By Eva Cheng
Six of the most powerful countries — the US, Germany, France, Britain, Canada and Italy — put more pressure on Japan to take concrete steps to ease Asia's economic crisis when they met on February 21 under the auspices of the Group of Seven club of imperialist nations. Japan's finance minister, Hikaru Matsunaga, immediately expressed his regret at these powers' failure to "fully understand" or "properly evaluate" Japan's efforts in this direction.
In the same meeting, International Monetary Fund managing director Michel Camdessus prescribed fiscal stimuli in Japan — government spending to boost economic activities and/or tax cuts to encourage consumption. This prescription was written into an official G-7 communiqué.
In fact, these six powers could do much to help Asia's troubled economies — opening their markets to Asian exports, for example, or using fiscal measures to stimulate their own demand for Asian products. But such steps are unlikely because they would increase the G-7 countries' trade and budget imbalances.
Rather than helping Asia, these governments give priority to helping their own capitalists. Under the guise of "helping Asian importers", they planned to provide an extra US$10 billion of public money to compensate their capitalists if Asian buyers fail to pay up. This will keep these G-7 capitalists' production rolling, and help defend (or even increase) their market shares.
But the conflicts of interest between capitalists of different nations can be intense, as evidenced by PM John Howard recently joining Australian exporters in publicly accusing their US competitors, whom Washington recently backed by providing extra credit insurance, of "looting" their market share.
The focus on Japan at the February 21 meeting highlighted that country's economic weight in Asia. Although only 12.7% of Asia's exports went to Japan in 1995, down from 16.5% in 1985, Japan was still the biggest destination of Asian exports after the US (whose intake of Asian exports also declined to 19.6% from 26.3% in the same period).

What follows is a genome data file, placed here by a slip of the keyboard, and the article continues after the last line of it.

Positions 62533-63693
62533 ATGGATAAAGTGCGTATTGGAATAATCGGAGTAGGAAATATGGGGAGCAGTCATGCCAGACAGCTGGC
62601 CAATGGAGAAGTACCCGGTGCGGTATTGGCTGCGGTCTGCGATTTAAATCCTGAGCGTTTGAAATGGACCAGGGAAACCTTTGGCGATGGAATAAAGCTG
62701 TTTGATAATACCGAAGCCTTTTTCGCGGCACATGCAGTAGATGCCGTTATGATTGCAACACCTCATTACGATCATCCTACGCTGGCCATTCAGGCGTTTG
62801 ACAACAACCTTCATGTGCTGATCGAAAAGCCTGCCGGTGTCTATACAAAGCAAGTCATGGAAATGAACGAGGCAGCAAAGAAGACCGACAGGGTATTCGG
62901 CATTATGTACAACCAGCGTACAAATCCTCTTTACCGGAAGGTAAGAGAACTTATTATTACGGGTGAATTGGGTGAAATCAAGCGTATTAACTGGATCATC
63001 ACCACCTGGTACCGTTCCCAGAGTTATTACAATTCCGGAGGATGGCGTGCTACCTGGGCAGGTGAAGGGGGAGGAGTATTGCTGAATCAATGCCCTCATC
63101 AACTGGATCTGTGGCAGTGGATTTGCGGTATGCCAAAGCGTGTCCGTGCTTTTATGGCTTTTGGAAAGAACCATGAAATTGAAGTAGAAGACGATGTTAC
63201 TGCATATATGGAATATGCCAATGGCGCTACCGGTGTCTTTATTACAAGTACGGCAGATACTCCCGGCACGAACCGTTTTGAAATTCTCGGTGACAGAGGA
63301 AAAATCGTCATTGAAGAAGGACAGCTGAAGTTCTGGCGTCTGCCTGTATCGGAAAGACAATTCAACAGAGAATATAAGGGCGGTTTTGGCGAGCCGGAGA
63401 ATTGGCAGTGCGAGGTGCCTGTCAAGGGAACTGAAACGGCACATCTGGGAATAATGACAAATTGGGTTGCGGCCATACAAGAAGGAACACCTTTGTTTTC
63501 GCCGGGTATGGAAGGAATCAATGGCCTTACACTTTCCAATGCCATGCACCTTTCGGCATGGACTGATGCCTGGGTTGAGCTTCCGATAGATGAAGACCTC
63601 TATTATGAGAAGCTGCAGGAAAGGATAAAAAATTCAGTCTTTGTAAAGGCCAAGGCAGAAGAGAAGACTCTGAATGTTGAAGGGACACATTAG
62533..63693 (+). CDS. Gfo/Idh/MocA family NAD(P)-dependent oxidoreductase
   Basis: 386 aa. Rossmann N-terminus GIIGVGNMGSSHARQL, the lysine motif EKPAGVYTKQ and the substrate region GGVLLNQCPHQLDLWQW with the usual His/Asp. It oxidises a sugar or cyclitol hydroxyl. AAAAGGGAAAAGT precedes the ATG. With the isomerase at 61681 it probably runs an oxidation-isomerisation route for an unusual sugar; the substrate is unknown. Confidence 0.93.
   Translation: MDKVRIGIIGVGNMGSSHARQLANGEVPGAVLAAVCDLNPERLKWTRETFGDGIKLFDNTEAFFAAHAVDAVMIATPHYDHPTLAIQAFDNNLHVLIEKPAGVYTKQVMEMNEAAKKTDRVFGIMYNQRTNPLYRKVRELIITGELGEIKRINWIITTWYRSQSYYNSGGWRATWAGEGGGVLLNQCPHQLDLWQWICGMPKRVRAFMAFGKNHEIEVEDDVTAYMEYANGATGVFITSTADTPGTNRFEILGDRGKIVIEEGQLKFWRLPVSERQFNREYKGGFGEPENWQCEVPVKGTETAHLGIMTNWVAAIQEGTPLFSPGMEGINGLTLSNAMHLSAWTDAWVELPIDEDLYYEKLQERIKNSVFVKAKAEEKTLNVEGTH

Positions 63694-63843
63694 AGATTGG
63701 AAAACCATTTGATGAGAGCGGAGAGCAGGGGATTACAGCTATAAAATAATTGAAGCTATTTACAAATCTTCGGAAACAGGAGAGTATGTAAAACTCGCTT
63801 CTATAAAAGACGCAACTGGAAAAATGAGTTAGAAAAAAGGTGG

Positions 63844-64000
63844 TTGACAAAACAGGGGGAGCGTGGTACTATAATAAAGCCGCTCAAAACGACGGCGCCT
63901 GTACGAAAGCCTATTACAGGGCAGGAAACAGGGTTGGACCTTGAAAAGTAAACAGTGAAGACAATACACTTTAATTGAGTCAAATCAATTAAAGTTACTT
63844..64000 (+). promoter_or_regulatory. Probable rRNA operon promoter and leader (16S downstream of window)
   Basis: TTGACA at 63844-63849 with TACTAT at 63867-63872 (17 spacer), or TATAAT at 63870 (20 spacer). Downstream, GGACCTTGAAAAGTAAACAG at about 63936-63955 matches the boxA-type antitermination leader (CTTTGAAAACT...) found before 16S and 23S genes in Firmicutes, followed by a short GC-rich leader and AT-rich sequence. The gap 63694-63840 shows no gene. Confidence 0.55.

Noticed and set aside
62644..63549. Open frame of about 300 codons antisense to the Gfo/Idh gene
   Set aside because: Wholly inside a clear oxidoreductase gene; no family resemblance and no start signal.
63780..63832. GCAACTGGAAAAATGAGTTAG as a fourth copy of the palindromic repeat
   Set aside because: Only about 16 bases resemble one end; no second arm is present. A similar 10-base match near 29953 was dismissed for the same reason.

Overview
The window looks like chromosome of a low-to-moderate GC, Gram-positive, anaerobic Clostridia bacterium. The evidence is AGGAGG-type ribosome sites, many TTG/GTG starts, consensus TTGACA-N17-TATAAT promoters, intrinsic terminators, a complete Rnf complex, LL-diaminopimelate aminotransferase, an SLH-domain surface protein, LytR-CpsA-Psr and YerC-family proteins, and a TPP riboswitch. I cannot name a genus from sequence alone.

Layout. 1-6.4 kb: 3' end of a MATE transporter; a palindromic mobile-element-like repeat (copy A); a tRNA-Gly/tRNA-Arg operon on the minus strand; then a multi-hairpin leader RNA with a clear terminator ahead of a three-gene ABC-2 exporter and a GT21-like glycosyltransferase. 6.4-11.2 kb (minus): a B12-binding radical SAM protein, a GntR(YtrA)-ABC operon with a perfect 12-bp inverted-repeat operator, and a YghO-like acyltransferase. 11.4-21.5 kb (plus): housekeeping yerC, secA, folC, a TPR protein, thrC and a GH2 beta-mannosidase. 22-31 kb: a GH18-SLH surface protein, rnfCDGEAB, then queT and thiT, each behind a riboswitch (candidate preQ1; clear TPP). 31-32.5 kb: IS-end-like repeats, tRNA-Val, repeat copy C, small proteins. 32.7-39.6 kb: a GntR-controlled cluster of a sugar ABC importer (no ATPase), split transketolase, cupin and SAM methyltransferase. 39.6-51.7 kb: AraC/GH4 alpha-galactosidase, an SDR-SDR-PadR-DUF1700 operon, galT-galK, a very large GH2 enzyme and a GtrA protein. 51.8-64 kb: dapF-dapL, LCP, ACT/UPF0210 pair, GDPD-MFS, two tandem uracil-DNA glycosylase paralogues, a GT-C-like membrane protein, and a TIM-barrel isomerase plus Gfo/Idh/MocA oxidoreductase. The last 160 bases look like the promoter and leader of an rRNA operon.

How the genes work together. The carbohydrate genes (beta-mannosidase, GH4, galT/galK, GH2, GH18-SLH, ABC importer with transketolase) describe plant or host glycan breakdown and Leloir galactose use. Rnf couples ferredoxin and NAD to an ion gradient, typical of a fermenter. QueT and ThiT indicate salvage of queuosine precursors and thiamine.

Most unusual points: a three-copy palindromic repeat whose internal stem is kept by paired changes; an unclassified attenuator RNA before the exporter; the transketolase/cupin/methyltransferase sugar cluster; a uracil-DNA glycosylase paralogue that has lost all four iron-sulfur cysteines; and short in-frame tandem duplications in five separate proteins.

In 1995, Japan took the largest share (30%) of Indonesia's exports, and the second largest share of Thailand's (17%) and South Korea's (14%) exports.
More than 40% of Japan's merchandise exports, which totalled US$687 billion in 1995, went to Asia. The bulk of Japan's capital exports — productive investments and bank lending — also headed for Asia. They represented a big chunk of these economies' imports.
It is common for the other Asian countries to run a trade deficit with Japan because the latter's economy is more than twice the size of the rest of Asia together, and seven times China's.
Price inequalities in favour of capital goods, which account for the bulk of Japan's exports, disadvantage other Asian countries, which are mostly primary commodity and cheap manufacturing exporters. But a more critical factor is their dependency on Japan for its technology, designs and crucial parts.
Japan's capital exporters often back up the country's merchandise exports — not surprising since big industrial and finance capital in Japan often interlock. Its industrial capitalists have long been shifting labour-intensive production overseas, mainly to Asia, to minimise costs.
These overseas offshoots receive their production inputs mainly from Japan. Similarly, Japanese banks with fat wallets (more so after the yen's super appreciation in 1985), offering soft loans with exceptionally attractive repayment terms and other assistance from the government, often required Asian borrowers to use Japanese technology and equipment.
In this context, Japan could help the troubled Asian economies by contributing its capital, technologies and equipment at generous prices, with no strings attached, thereby helping to reduce their economic dependence.
Prioritising job creation rather than private profits, and opening Japan to imports from these countries, would bring real benefits to broad layers of their populations.
Creating a means of international payment that (unlike the US dollar) does not serve the interests of one country's capitalists would make Asian currencies more stable.